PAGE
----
426 F2d 1059 American National Trust Bradshaw v. C E Loveless E

426 F.2d 1059

In the Matters of AMERICAN NATIONAL TRUST and Republic
National Trust, Debtors.
John I. BRADSHAW, Jr., Trustee, Petitioner-Appellee,
C. E. LOVELESS and Joan E. Loveless, Respondents-Appellants.

No. 17987.

United States Court of Appeals, Seventh Circuit.

May 27, 1970.

Christopher R. Kirages, Carl D. Overman, David W. Mernitz, Dutton, Kappes & Overman, Indianapolis, Ind., for C. E. Loveless and Joan E. Loveless.

John I. Mayer, J. Kirk Windle, Sp. Counsel, Joel A. Haber, Atty., Chicago Regional Office, S.E.C., Chicago, Ill., Philip A. Loomis, Jr., Gen. Counsel, David Ferber, Sol., Paul Gonson, Asst. Gen. Counsel, S.E.C., Washington, D.C., for S.E.C.

James M. Klineman, Alan I. Klineman, Indianapolis, Ind., for John I. Bradshaw, Jr.

Before SWYGERT, Chief Judge, CASTLE, Senior Circuit Judge, and KERNER, Circuit Judge.

CASTLE, Senior Circuit Judge.


This is an appeal by C. E. Loveless and Joan E. Loveless, the owners of a shopping center in the State of Oregon, from an order entered by the District Court in a proceeding for a Chapter X1 reorganization of American National Trust and Republic National Trust, debtors. The order, based upon findings of fact and conclusions of law, was entered following a hearing at which the Lovelesses appeared specially, in response to an order to show cause, to contest the summary jurisdiction of the court and to move for dissolution of two restraining orders. The restraining orders had been entered on the verified petitions of the Trustee, appellee herein, and enjoined the Lovelesses from transferring, selling, mortgaging, or in any way affecting the right, title or interest in the shopping center, known as Willamette Plaza, and certain Indianapolis, Indiana, real estate referred to as the 33rd and Meridian Street property. The restraining orders further directed the Lovelesses to show cause why they should not be continued in force and effect until further order of the court. Prior to a hearing on the orders to show cause the Trustee filed a petition asking authority to reject, as executory, an October 31, 1967 contract between the debtors and the Lovelesses relating to the sale and purchase of the Willamette Plaza shopping center. The petition further requested that the Lovelesses be ordered to turn over certain moneys and realty and to indemnify the debtors as to certain of their outstanding liabilities.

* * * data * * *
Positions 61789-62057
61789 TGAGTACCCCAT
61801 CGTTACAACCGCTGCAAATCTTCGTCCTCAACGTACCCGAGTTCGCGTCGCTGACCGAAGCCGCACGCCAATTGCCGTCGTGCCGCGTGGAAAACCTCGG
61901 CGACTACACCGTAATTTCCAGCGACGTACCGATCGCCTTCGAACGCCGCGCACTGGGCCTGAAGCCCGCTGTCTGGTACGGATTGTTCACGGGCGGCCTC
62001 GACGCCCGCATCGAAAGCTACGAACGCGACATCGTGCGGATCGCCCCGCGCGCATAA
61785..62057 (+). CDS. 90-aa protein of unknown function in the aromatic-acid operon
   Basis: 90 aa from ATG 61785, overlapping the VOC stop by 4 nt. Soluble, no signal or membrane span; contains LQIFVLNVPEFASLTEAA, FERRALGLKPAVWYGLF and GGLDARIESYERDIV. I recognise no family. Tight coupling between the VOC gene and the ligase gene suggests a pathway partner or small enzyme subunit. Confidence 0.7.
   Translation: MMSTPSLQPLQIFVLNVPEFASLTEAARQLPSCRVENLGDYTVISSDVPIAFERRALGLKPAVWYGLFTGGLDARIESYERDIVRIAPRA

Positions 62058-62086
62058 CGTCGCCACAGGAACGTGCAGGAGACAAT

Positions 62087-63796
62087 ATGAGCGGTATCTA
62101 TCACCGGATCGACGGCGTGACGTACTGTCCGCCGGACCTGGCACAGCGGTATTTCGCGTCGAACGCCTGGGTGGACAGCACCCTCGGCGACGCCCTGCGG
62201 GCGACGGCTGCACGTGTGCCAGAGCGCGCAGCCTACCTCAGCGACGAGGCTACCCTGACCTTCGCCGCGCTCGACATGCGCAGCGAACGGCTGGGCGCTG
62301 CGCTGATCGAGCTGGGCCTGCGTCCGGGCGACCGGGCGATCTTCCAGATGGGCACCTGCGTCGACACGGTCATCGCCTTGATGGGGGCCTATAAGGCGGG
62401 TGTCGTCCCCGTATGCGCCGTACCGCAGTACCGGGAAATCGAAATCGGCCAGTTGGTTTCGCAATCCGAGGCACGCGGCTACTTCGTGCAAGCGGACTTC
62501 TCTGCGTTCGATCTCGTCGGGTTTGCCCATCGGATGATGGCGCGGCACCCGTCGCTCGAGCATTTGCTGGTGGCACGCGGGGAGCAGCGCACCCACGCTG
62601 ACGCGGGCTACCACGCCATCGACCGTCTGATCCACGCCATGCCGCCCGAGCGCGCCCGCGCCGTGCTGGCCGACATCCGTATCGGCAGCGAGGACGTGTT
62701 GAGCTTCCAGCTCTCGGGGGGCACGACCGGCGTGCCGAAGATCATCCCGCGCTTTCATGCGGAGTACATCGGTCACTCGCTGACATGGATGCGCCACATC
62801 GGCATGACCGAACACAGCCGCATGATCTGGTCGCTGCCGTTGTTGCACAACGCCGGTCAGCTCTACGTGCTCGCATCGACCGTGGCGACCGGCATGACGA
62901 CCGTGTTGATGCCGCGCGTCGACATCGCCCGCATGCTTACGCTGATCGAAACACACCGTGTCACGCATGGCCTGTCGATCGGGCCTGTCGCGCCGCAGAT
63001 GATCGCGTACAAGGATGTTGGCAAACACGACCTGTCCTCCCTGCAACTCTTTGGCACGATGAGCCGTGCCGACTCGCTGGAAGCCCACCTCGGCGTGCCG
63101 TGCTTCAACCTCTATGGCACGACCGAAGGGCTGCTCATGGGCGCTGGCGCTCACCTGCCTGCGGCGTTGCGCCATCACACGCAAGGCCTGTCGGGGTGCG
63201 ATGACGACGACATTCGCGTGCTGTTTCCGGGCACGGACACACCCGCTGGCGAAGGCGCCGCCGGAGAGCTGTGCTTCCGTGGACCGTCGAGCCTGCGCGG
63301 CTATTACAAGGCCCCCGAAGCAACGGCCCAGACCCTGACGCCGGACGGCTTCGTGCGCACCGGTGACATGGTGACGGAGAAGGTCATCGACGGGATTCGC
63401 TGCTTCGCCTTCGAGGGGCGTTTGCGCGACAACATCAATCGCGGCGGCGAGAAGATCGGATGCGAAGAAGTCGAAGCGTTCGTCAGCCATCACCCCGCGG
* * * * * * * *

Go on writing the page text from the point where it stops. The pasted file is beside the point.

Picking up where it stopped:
The Lovelesses' motion to dissolve the restraining orders and the Trustee's petition to reject the contract for the purchase of the shopping center by the debtors from the Lovelesses were heard and considered together by the District Court. By the order appealed from the court granted the Trustee's petition to reject the purchase contract; directed the Lovelesses to turn over to the Trustee the sum of $50,000 and to reconvey to the Trustee the 33rd and Meridian Street property both of which were found by the court to have been transferred to the Lovelesses by the debtors as security for the debtors' purchase of the shopping center; granted the Lovelesses two months to file a claim for damages incurred as a result of rejection of the purchase contract; ordered that pending determination of such claim, if any, the Lovelesses indemnify and save the debtors harmless from any and all claims or liabilities arising out of or related to an $80,000 mortgage the Lovelesses had placed on the 33rd and Meridian Street property, an $87,500 note the debtors had given to third parties2 in satisfaction of a second mortgage on the shopping center property, and a $50,000 note given by the debtors to First Bank Mortgage Company of Seattle, Washington,3 as part of the consideration for the purchase of a portion of the shopping center property pursuant to a joint venture undertaking by the debtors and the Lovelesses for the development of a shopping center which had preceded the October 31, 1967 contract; and continued the restraining orders in force and effect.


The main contested issues presented on appeal are (1) whether the October 31, 1967 contract was subject to rejection as executory under the provisions of Section 116(1) of Chapter X (11 U.S.C. 516(1)); and (2) whether the court had summary jurisdiction to make the adjudications it did.


The District Court found that under the October 31, 1967 contract the previous joint venture was converted into one in which the Lovelesses would develop the shopping center and sell it to the debtors upon completion for the sum of $2,250,000, such purchase price to be adjusted upwards or downwards on the basis of an independent appraisal to be obtained and submitted by the Lovelesses.


The contract provides that the debtors convey to the Lovelesses the portion of the shopping center property the debtors were in the process of purchasing from First Bank Mortgage Company of Seattle, and that the shopping center as developed include this portion as well as the portion of the site owned by the Lovelesses. The contract contains the following provisions: